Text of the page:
finance: Tipping Fee Impact Determines Private/ Public Decision

Public or private? The pros and cons of private versus public solid waste management continue to be debated throughout the industry. And no one knows this better than the Southeastern Public Service Authority (SPSA), Chesapeake, Va., who confronted the public-private conundrum head on, when evaluating expansion of its landfill facilities in Suffolk, Va.

Although SPSA only landfills 43 percent of the solid waste it receives, its service area (eight southeastern Virginia communities) generates nearly 1 million tons of solid waste annually, leaving more than 398,000 tons to be landfilled. At this volume, SPSA estimates that its landfill would reach capacity in three years.

The options were clear: either SPSA would construct a new cell at their landfill or use private sites. The deciding factor would be the net impact on the municipal tipping fees.

"Government is forced to improve and reevaluate the work it does and to consider privatizing tasks that others may be able to do better, cheaper, or more efficiently," says SPSA Board Chairman Conoly Phillips.

The authority sought proposals late in 1997 for solid waste disposal services from private landfills, and, simultaneously, requested bids to construct a new 50-acre landfill cell named "Cell V." SPSA re-ceived two eligible proposals from private sector companies and 10 bids to construct the new cell.

After careful analysis, SPSA, with the help of Seattle-based R.W. Beck engineers determined Cell V to be the most cost-effective option because the cell construction and operations bids came in significantly lower than the prices offered by the private landfills (see chart above).

Based on this finding, SPSA's board voted to develop Cell V, which is estimated to cost $11.5 million and expected to provide capacity through 2015.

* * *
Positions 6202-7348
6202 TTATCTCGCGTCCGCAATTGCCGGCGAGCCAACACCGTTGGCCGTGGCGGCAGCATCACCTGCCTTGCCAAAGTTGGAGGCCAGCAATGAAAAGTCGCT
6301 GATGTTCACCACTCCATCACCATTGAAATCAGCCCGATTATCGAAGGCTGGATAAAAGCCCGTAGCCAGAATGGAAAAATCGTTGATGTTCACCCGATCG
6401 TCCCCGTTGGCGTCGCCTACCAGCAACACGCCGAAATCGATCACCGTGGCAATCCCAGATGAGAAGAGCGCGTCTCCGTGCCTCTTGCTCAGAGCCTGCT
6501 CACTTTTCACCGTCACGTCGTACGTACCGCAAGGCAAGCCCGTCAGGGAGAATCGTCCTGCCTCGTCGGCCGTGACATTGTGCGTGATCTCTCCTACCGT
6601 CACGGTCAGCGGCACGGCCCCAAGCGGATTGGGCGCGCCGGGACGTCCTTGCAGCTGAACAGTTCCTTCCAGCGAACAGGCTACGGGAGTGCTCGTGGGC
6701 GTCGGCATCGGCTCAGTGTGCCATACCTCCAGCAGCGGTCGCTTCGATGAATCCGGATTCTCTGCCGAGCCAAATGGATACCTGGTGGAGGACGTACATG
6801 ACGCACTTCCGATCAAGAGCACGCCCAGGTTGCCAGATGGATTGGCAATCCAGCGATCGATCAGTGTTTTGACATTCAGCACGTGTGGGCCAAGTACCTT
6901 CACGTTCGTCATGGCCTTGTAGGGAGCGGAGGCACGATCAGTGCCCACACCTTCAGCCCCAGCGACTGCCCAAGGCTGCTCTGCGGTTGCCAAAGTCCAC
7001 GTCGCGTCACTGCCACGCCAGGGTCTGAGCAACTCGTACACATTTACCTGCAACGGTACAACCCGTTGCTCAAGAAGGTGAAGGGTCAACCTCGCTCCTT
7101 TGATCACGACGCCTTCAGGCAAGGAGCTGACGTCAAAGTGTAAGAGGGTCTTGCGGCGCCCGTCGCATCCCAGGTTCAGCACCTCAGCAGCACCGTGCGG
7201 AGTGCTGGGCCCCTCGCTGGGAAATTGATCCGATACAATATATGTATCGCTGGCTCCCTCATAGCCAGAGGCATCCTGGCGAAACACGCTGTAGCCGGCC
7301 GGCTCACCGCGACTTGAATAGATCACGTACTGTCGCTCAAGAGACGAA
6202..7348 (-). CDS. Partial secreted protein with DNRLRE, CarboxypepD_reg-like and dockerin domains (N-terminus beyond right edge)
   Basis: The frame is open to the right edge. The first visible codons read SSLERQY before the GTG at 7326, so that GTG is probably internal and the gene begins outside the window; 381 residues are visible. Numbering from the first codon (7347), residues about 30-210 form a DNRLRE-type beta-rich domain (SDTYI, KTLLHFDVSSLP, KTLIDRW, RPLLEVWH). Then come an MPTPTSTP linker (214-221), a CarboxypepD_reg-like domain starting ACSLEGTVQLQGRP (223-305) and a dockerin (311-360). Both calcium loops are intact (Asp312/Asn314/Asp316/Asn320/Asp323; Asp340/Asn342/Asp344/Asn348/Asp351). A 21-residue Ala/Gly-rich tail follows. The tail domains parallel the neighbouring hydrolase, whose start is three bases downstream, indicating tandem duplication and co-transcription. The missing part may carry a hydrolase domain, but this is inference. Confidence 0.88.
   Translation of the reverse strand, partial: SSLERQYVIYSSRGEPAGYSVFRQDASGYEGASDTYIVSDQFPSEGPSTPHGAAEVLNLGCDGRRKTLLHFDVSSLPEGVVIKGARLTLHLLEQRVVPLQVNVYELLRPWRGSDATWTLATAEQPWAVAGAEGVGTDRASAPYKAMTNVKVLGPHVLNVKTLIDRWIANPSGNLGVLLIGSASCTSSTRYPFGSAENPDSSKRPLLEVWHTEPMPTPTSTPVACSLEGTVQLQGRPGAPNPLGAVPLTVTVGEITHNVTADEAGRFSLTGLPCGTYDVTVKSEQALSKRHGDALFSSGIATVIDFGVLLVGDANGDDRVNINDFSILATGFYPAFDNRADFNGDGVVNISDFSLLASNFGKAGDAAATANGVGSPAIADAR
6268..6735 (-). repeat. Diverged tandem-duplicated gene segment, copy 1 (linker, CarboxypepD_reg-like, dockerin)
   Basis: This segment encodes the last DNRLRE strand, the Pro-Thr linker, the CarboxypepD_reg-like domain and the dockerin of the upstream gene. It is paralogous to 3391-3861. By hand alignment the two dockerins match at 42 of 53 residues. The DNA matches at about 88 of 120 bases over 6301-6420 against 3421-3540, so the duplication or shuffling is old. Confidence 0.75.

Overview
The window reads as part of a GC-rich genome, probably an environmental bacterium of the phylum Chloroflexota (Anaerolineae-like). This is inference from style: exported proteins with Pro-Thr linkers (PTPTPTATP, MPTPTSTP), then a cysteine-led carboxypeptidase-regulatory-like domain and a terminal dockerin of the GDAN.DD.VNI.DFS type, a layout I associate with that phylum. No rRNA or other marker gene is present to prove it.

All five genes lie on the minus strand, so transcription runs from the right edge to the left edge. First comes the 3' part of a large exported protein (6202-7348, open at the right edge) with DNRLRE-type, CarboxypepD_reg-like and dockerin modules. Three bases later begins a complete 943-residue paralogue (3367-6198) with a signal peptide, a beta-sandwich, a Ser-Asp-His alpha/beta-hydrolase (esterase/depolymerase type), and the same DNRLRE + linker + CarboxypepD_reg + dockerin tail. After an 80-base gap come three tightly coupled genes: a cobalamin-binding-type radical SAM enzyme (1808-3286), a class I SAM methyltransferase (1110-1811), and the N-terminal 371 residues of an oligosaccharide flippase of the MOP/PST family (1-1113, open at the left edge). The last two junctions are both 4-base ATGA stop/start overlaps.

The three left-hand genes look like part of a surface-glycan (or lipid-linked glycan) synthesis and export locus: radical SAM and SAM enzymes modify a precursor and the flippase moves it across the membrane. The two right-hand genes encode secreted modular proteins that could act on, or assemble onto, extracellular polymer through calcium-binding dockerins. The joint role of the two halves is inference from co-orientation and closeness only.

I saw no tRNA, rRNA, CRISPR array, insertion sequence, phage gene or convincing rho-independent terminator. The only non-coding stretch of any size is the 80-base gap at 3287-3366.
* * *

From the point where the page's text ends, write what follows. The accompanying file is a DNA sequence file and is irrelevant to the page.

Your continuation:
"We will not have to incur additional debt to build Cell V," reports Phillips, because SPSA is able to use existing funds for the project

SPSA's solid waste management system includes waste-to-energy, yard waste, composting, drop-off, curbside and used oil recycling, household hazardous waste collection, car tire and ferrous metal recycling, landfilling, landfill gas-to-energy and public education programs.

For more information, contact Felicia Walker Blow, Department of Public Information, 723 Woodlake Dr., Chesapeake, Va. 23320. (757) 420-4700. Fax: (757) 424-4133. E-mail: fblow@

Acquisition USA Waste Services, Houston, has acquired the waste divisions of City Management Holdings Trust. City Management provides solid waste services in Michigan, with some operations in Alabama.

Agreement Eastern Environmental Services Inc., Mt. Laurel, N.J., has agreed to acquire the city of Bethlehem, Pa.'s 200 -acre municipal solid waste landfill.

The landfill is projected to have revenues of approximately $8 million annually. The company also has agreed to acquire the Kelly Run Landfill, a 306 acre municipal solid waste landfill located southeast of Pittsburgh. This landfill is projected to have gross revenues of approximately $5 million annually.